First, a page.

Did I tell you about the time I met LBJ? Because there was an event to honor the passage of the civil rights act this week I've been thinking about him.
My dad sold Lincoln Mercuries at a dealership owned by the mayor of Austin. I think he sold a few to LBJ. Dad was adamantly Democrat but not actually politically aware. One year my grandmother and two aunts took a road trip to Texas to visit he and my half sister. He knew Grandmom in particular would be thrilled to meet the President. We drove out to his ranch but who ever was supposed to be there to give us a tour was not. We hung around on the lawn while sheriffs with big ol cowboy hats and mirrored sunglasses kept their eyes on us. I'm not sure if I remember it clearly but I think Dad was irritated and embarrassed. Grandmom and the aunts were hot and cranky.
My half sister and I were mostly bored. She was about 12 or 13 at the time and had taken to wearing a hair piece intended to make her hair seem long and straight. She wasn't that good at attaching it and it didn't really match her hair color so it looked somewhat odd. I was in my Teen Magazine phase so in photographs I am always posing and never looking directly into the camera. None of really ever are looking into the camera. We look like shoplifters who are trying not to be noticed.
There was a tourist shop in the nearby town. Plates, ashtrays, shot glasses, t-shirts, all with LBJ on them. There were jars full of grass clippings from the ranch.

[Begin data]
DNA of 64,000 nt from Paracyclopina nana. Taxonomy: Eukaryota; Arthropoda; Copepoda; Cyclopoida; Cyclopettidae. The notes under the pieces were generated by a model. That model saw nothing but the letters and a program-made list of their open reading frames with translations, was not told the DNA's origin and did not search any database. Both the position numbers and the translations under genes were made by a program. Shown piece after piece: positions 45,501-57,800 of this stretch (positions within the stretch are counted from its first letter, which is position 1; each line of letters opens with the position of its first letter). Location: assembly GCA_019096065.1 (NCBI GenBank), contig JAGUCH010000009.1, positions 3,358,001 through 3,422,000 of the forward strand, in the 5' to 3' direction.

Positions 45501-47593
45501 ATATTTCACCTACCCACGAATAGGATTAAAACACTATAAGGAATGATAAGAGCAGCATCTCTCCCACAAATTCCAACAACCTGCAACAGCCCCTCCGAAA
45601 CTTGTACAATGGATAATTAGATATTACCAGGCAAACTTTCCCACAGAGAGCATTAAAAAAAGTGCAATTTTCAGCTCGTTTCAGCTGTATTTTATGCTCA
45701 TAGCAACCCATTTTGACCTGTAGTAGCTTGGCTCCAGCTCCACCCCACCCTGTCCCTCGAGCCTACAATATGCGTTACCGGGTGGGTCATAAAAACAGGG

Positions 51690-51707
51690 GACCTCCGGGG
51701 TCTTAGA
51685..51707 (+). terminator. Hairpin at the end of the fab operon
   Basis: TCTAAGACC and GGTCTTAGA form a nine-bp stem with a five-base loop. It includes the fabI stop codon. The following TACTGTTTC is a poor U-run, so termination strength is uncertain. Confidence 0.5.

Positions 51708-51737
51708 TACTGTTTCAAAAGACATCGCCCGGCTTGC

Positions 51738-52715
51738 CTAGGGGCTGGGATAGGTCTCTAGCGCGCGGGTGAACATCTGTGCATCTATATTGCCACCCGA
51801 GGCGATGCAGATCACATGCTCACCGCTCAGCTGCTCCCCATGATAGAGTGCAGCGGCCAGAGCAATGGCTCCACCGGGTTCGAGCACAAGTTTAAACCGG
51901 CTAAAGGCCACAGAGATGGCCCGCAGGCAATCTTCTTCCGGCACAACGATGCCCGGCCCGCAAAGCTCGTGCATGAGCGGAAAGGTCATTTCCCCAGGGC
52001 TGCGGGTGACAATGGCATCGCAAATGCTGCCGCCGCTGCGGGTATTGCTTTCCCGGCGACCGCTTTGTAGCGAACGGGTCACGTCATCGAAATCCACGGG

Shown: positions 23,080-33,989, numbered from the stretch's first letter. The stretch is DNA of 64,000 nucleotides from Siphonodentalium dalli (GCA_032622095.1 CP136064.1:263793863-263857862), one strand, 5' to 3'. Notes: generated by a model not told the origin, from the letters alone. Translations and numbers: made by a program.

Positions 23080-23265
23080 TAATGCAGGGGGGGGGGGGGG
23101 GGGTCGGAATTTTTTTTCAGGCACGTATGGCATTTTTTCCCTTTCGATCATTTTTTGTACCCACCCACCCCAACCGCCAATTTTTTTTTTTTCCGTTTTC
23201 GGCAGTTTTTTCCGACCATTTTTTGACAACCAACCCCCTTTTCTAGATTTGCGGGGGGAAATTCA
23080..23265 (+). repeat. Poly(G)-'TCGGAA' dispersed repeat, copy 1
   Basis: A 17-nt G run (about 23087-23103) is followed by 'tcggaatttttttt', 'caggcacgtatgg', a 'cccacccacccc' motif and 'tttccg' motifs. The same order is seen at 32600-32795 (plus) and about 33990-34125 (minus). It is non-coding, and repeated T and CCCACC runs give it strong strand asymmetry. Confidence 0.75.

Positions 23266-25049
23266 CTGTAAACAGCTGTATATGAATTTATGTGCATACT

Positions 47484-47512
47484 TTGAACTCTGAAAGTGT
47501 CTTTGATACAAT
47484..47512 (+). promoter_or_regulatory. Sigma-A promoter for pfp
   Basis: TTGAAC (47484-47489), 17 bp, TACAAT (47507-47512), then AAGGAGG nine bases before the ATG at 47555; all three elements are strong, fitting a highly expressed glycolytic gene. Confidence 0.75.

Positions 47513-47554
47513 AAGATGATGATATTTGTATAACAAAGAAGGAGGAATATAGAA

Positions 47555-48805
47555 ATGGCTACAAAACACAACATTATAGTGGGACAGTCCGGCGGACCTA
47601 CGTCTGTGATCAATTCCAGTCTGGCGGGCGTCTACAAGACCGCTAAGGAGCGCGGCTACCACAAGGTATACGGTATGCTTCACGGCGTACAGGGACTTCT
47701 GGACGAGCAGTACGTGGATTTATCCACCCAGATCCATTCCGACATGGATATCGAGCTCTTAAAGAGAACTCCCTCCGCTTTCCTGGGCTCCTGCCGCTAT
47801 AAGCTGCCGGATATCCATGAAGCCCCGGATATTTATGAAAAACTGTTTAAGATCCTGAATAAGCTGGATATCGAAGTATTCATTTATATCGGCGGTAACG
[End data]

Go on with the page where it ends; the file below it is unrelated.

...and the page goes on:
A few years later Dad bought a ranch of his own and some quarter horses. He raced them on the weekends. We were often at the track. Our family now included a new wife and a step sister. The sisters dressed in matching cowgirl outfits. I wore patched and ragged blue jeans, a tye-dyed t-shirt, no bra, mediation beads and a rosary hanging from my hip, peace sign button another that read: Frodo Lives.
The president was at the track one weekend. Dad introduced us. Two good American daughters and me, the freak. That was actually pretty cool of Dad.
Like so many others, I didn't really think in terms of The Great Society as I shook that hand. I thought in terms of the Vietnam war. My memory may not be clear but it is one of a weak-fingers-barely-touching-not-really handshake. Neither one of us wanted to get too real. Listening to all the speeches this week I think I could have been nicer.
These memories come in the context of my last post and current thinking and continued frustration with the arch of justice.
It's been interesting to watch Mom, who raised me to believe there was "no difference" but married two men who used a word that we only mention by the first letter. And bought me panty hose in flesh tone with no thought about the colors of flesh that they would not match. She doesn't like to think about the things that aren't easy. She likes the narrative in which it all works out if you work hard and play by the rules.
In the book I am reading (Thank you Kristina) a character says: That is all there is -- perception and memory. But it's ragged.
I think of these scenes in which I am a point of view. I am a point of view in a group of others. I can only imagine what they saw. In fact, I can only see my self back then in light of all I'm thinking now.
But there are clear facts.
I met LBJ.
I wish I'd purchased one of those jars of grass.